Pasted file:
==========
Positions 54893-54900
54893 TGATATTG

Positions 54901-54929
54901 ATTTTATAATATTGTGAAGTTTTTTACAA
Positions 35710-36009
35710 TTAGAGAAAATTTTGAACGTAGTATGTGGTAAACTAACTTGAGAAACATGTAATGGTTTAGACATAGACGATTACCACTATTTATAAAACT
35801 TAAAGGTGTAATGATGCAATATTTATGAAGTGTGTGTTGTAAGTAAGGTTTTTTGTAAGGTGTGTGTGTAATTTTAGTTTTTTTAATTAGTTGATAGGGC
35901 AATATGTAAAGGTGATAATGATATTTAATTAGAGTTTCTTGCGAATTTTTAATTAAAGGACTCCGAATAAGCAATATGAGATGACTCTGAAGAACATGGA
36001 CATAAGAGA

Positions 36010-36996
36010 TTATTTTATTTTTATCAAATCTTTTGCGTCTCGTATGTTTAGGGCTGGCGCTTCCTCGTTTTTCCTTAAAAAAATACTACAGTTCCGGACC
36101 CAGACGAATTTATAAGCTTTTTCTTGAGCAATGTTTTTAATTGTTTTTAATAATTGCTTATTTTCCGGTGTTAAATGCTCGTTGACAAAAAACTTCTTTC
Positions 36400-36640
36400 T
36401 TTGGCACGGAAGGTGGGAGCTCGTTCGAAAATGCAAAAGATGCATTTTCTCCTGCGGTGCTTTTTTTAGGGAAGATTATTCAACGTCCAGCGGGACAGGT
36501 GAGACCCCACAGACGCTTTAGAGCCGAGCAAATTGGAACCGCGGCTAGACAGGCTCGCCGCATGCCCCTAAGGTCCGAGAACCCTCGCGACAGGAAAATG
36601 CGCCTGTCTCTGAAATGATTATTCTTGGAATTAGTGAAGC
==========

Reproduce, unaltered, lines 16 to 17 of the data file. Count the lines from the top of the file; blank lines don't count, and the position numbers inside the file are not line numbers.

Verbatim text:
36501 GAGACCCCACAGACGCTTTAGAGCCGAGCAAATTGGAACCGCGGCTAGACAGGCTCGCCGCATGCCCCTAAGGTCCGAGAACCCTCGCGACAGGAAAATG
36601 CGCCTGTCTCTGAAATGATTATTCTTGGAATTAGTGAAGC